When you have a list that isn’t “clean” your broadcast can experience throttling, which is where Infusionsoft will halt delivering emails for a set period of time once a certain level of bounces occur. If this continues your broadcast will stop completely. So much for productivity.
Lastly is lead quality. When you’re obtaining a list of contacts that you know have not self-identified that they are interested in learning more about your solution, product, or service, you are guaranteed to have contacts who are not really leads. You will use resources whether it be emailing, phone follow up, or targeted PPC ads based on emails you’ve built custom audiences with to reach out to them. This all costs you money, time, and energy.
Even if your contact does take lead scoring actions in your app, you may find out the initial barrier to the conversation will be, “How did you get my information?” If you’re honest and tell them, then you run the risk of hurting the relationship out of the gate and not making a sale. If you lie, then your ethics and code of conduct comes into question.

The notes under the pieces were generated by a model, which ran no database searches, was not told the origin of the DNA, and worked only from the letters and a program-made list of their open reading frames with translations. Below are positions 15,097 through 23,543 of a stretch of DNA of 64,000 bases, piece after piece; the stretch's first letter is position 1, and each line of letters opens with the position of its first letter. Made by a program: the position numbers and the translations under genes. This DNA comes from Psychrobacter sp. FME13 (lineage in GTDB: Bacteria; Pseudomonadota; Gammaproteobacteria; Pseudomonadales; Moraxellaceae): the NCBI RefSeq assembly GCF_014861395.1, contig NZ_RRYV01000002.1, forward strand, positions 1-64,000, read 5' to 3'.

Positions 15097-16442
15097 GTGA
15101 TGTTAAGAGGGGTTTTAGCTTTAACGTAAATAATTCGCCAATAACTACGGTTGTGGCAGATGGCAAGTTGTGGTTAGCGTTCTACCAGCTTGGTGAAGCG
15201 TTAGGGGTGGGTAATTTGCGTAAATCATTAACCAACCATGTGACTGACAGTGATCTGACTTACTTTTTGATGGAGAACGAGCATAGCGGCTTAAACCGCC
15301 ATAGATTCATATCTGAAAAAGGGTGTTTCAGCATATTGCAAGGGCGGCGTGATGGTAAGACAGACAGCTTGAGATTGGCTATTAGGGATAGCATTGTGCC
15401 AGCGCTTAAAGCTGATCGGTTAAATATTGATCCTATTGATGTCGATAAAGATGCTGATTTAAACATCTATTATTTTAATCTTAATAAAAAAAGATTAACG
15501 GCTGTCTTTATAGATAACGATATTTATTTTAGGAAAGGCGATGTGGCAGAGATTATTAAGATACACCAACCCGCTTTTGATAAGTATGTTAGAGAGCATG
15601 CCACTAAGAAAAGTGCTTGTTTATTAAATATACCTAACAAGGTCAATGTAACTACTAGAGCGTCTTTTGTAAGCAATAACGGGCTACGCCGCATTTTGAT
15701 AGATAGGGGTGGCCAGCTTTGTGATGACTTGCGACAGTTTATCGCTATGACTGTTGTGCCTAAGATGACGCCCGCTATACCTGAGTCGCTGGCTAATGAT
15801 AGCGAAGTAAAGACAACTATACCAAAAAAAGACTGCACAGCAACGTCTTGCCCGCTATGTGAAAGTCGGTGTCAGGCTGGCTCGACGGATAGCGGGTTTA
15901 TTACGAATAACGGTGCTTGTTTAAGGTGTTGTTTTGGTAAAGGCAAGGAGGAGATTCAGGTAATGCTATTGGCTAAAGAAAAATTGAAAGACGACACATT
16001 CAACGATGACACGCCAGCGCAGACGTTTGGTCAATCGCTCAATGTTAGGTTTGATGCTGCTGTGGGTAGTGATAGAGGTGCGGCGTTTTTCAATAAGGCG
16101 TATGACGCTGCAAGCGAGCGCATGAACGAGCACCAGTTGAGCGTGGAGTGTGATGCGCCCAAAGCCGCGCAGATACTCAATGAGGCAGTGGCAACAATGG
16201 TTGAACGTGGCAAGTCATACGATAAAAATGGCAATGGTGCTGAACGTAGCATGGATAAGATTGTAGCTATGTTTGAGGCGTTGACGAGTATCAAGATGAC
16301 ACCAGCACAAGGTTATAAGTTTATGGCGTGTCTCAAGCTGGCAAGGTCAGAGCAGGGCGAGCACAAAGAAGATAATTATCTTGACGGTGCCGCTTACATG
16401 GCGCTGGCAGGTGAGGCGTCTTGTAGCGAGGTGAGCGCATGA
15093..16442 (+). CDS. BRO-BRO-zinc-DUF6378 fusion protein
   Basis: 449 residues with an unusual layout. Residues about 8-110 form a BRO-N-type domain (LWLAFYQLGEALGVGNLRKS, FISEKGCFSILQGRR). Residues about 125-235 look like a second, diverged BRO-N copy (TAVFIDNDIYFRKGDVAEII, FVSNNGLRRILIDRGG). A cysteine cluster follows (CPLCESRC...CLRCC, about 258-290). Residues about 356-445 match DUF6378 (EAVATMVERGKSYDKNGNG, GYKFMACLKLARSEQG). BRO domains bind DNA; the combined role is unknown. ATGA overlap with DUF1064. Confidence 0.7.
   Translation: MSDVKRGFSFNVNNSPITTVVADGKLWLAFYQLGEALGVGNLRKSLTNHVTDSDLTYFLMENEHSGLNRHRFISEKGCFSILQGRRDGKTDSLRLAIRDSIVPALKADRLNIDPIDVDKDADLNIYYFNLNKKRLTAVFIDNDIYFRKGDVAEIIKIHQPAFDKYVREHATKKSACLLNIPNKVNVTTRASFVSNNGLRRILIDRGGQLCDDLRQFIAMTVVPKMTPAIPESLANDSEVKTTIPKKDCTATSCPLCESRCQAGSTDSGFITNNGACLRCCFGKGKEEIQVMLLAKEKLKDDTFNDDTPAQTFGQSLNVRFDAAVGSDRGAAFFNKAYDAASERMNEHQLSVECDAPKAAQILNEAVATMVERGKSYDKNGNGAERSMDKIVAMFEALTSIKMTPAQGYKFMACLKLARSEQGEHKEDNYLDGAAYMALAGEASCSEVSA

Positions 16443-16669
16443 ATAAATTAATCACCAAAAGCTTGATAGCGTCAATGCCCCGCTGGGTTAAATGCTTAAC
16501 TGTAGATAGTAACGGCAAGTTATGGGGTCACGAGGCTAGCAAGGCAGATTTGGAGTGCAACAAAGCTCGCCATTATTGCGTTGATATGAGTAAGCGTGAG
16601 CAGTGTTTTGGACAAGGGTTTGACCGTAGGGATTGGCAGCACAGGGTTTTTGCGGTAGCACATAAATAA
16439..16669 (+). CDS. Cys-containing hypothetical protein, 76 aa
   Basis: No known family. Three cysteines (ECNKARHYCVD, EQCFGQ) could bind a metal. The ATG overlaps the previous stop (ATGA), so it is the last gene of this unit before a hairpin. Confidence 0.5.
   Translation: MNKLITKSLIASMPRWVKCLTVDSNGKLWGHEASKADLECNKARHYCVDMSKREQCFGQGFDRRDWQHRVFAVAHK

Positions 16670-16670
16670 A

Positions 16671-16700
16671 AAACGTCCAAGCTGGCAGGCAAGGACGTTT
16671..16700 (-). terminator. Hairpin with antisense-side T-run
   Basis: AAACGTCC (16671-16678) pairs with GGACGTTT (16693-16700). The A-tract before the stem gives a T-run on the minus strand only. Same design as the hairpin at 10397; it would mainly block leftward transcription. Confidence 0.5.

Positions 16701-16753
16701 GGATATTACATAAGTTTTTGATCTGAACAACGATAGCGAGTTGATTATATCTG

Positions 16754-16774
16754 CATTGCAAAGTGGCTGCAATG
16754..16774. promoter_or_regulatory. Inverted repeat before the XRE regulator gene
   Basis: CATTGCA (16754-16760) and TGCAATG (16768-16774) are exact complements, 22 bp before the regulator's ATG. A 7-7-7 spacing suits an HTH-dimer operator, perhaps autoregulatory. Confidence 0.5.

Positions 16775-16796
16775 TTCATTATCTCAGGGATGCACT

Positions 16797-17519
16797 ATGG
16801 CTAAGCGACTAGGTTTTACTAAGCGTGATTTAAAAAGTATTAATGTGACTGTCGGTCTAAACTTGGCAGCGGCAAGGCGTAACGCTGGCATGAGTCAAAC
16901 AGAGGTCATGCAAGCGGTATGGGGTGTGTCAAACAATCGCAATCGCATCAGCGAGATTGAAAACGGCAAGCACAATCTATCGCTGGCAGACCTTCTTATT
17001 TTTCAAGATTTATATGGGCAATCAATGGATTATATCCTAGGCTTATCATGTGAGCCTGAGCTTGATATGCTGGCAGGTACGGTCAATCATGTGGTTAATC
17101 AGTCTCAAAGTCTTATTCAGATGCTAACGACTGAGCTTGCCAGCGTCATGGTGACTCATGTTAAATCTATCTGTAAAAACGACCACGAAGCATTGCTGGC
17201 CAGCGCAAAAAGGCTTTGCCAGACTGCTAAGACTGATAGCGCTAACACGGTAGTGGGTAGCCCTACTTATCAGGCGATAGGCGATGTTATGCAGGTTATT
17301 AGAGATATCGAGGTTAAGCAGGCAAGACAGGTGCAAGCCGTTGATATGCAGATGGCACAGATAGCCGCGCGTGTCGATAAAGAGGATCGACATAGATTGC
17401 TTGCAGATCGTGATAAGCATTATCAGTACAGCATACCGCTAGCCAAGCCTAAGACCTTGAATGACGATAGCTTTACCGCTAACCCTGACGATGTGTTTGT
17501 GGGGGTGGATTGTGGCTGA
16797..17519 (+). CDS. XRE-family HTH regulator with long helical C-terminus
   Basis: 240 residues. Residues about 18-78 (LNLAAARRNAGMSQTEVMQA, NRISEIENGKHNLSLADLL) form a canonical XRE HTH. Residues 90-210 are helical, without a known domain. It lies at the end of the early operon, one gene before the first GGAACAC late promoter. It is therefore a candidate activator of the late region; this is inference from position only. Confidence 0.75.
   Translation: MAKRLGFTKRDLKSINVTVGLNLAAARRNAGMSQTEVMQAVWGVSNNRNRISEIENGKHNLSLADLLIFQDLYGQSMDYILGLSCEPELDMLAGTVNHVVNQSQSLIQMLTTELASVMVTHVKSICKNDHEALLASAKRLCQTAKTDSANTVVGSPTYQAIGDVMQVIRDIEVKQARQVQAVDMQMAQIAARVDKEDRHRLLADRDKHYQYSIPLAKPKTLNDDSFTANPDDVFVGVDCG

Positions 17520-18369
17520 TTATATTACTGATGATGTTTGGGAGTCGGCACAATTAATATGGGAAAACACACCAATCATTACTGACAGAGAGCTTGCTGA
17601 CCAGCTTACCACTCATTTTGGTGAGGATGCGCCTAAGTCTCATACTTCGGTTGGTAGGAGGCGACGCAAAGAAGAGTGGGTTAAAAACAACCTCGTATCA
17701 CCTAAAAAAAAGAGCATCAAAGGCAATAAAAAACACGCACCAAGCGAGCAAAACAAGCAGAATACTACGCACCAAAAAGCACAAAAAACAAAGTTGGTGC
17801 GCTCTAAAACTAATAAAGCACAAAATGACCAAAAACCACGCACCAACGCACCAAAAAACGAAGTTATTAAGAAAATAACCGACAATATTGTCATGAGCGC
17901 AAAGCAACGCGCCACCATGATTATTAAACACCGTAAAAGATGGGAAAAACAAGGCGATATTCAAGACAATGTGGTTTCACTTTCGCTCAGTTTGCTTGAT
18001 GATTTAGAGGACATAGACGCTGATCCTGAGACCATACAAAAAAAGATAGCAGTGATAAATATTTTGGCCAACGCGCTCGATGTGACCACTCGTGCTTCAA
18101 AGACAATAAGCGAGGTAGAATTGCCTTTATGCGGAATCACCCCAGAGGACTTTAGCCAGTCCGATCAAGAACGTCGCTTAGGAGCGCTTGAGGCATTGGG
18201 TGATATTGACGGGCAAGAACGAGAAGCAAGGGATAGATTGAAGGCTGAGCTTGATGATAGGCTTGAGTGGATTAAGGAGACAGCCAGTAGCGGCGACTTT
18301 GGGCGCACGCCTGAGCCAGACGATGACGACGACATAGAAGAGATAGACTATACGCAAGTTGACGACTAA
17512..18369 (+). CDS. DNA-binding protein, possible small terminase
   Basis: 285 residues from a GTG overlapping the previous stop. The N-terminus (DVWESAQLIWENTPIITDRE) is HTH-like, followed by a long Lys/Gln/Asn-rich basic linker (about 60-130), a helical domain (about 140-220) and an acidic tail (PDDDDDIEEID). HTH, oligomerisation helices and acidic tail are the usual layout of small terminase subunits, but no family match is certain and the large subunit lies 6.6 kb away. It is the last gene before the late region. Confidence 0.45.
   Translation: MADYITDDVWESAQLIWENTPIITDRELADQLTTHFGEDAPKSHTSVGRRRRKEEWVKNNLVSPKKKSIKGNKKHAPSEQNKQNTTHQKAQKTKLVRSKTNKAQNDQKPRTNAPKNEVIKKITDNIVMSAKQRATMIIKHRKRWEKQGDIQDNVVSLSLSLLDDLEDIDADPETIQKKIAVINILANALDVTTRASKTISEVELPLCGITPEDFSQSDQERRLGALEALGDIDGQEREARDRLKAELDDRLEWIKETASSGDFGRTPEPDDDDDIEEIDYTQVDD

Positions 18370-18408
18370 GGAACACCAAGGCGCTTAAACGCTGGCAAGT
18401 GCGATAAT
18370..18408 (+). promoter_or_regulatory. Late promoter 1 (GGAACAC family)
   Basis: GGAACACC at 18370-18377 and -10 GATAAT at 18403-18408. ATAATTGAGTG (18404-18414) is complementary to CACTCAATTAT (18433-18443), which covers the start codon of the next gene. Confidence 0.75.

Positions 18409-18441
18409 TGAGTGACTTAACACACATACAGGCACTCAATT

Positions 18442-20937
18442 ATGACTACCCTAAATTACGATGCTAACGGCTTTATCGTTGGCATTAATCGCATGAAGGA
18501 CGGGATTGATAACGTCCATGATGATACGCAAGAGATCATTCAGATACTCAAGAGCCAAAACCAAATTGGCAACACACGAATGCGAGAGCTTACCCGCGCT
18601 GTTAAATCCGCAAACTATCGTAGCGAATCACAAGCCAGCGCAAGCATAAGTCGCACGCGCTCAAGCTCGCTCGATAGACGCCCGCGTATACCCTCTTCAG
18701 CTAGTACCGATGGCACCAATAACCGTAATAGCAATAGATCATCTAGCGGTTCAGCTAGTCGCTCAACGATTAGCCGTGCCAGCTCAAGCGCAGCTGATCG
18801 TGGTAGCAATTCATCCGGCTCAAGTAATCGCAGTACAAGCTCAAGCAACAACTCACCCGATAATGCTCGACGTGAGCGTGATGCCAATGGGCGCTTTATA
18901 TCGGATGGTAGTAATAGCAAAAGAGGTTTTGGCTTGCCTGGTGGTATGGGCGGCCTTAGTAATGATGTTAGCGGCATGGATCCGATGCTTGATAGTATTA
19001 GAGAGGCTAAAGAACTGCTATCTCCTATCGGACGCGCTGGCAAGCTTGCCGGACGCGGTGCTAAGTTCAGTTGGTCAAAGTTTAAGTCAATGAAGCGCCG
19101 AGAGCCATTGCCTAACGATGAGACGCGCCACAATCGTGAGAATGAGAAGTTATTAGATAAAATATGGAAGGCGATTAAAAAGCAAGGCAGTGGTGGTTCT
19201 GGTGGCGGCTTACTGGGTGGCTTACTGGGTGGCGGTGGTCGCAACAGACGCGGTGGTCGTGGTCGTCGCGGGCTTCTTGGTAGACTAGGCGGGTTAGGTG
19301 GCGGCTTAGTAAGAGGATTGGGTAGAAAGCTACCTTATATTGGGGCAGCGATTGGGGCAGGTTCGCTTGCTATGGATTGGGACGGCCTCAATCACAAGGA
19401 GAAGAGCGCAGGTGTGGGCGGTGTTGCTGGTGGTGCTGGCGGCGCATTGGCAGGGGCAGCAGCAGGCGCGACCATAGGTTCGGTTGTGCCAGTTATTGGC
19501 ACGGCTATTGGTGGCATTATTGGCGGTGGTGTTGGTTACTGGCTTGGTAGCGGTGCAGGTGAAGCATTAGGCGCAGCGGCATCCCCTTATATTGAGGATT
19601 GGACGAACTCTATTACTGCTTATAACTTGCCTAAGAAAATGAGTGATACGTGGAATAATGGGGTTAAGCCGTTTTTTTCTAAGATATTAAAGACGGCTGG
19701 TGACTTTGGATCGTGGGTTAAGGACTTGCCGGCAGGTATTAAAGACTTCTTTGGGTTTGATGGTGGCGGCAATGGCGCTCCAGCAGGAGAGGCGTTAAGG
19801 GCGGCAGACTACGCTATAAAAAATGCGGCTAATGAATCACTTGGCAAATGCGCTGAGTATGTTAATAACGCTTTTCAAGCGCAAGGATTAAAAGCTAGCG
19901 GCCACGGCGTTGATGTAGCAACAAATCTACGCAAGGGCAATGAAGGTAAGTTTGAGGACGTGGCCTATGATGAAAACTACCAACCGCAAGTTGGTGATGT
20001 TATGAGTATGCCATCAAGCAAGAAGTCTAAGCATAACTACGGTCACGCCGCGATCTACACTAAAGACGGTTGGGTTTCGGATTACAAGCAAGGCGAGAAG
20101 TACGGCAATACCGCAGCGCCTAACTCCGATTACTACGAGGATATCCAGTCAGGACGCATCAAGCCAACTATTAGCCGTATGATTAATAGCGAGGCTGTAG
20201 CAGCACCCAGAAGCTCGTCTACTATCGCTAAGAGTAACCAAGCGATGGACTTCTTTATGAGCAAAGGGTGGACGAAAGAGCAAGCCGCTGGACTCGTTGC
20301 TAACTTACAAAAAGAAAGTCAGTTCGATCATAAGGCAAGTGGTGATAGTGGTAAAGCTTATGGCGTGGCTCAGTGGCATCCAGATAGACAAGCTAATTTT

Take a few moments is ask yourself, “Is the money I would spend on purchasing a contact list be better spent on my marketing efforts?” If you said, “Yes,” then you’ve paid attention.
How do you build your list the right way?
Oh, the timeless question that ranks right up there with how they put the Caramilk in the Caramilk bar. But nonetheless, it’s a great one to ask.
What I can tell you is focus on the solution to what you provide. Create great content, put it out there, and those who are needing that information will want to consume it. Easy, peezy, right? Well, there is more to it than this.
While this is a big topic to take on, I’ll break it down to a few things you should consider when making a lead-generating offer.
Be Specific: Find one problem that your product or service can fix.